The references to the musical “My Fair Lady” are icing on the cake.

Highly recommended, and likely to be one of this year’s best books.  

Takes One to Know One, by Susan Isaacs****

I have loved Susan Isaacs’s work for decades, and so when I saw her newest novel up for grabs on Edelweiss, I jumped at the chance to read it. This book is for sale now.

Corie Geller is a former FBI agent. Now she is the stay-home mom of a fourteen year old stepdaughter, and the wife of a prominent judge.  She works as a scout for quality Arabic fiction. And she’s bored out of her mind.

But old habits die hard, and she can’t help noticing that a member of her regular lunch group, Pete Delaney, has habits that raise red flags. He’s too normal, almost as if he’s working at it. His appearance is forgettable, his occupation is dull…but he always sits facing the door when he goes out to lunch. He sets Corie’s professional sense a-jangling. Is Pete really this bland, or is it a front for something more sinister?

The few people that Corie confides in are sure she is jumping at shadows. She needs a job, or a hobby. Briefly I wondered whether Pete and Corie were going to fall madly in love, but then I remembered who my author is. Isaacs would never.

The one person that takes Corie’s questions seriously is her father, a retired cop who’s bored also. As she and her papa peel away Pete’s façade, they grow closer to uncovering his secrets. And Josh—Corie’s husband, whose work requires a whole lot of travel—knows nothing of any of it.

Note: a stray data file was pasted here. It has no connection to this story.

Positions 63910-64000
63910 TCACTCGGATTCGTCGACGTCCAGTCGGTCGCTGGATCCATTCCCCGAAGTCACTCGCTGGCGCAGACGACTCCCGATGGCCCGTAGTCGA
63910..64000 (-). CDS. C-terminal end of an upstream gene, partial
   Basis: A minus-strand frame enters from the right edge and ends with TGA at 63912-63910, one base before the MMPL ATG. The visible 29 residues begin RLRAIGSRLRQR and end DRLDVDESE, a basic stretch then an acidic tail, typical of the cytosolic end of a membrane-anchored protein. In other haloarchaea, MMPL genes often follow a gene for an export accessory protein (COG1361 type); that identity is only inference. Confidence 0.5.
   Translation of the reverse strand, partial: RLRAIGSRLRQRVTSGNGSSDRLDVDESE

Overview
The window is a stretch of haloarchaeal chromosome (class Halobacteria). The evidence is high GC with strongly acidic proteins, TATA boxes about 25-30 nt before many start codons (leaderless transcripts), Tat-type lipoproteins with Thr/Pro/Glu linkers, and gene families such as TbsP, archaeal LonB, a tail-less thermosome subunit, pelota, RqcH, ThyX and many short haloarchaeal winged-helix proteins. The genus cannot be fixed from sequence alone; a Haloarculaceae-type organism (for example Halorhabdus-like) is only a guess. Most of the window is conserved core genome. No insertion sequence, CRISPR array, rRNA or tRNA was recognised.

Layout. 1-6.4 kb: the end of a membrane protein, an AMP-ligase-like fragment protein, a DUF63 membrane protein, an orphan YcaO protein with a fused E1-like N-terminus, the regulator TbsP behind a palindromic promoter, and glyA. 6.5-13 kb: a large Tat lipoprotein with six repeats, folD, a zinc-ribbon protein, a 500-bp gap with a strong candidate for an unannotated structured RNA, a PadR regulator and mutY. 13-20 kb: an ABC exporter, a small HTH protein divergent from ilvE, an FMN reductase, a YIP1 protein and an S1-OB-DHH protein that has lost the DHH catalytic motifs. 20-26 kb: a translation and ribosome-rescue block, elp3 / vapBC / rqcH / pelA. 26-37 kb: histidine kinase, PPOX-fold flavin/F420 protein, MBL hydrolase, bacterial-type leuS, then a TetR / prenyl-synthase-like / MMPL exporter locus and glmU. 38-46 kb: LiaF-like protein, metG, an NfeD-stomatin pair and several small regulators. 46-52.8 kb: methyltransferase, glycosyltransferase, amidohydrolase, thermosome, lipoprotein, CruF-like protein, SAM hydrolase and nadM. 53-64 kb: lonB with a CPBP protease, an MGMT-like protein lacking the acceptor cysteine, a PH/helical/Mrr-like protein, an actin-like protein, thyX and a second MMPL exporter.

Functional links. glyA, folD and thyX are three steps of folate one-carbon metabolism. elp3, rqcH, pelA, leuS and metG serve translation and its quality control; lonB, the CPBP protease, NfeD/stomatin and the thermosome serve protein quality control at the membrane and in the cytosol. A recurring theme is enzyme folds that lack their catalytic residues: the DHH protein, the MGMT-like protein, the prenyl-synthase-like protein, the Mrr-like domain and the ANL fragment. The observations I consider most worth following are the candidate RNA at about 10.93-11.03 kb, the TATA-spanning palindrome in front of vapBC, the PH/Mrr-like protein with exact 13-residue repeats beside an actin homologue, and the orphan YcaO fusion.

The thing that elevates Isaacs above other novelists is her feminist snark. It’s put to excellent use here. Aspects that don’t work as well for me are the detailed descriptions of upscale furnishings and other expensive possessions, and the whole Arabic literature thing, which adds nothing at all to the story and is a trifle distracting; I kept wondering when it would become relevant to the story, but then it didn’t.  But both of these are minor factors.

The reader should also know that this is not a thriller. There seems to be a trend among publicists to promote all mysteries as thrillers, and perhaps this helps sales in the short run, who knows; but it doesn’t serve the author well in the long run. Isaacs doesn’t write thrillers, she writes solid, feminist mysteries that pull the reader in with the story arc characteristic of strong fiction. When I hit the 62% mark at bedtime one evening, I understood that the next time I read it, I would have to finish it, and indeed, it was too exciting to read flopped in bed as I usually do. I had to sit up straight, and I kept finding myself leaning forward as I read, as if I might need to jump up at any minute.

I would love to see Isaacs use this protagonist in a series. I’ve missed this writer and look forward to her next book, whether it’s another Corie Geller story or something else. I recommend this book to feminist mystery readers that are ready for a chuckle or two. 

Her Daughter’s Mother, by Daniela Petrova***

I requested and received a galley for this debut novel based on a review I read on another blog. Thanks go to Net Galley and Putnam for the DRC. This book is for sale now.

The concept is terrific, and it is what caught my attention. A Manhattan couple is unable to get pregnant, and they sign up with an agency to use a surrogate. All the details are supposed to be confidential, but the infertile mother has requested a bio-mom of an ethnicity that is pretty rare, even in New York City; using this fact and some skillful research, she finds out who the woman is…and she starts following her around. An unforeseeable event forces them to meet; a friendship develops. Soon we learn that the pregnant surrogate knows perfectly well who this woman is.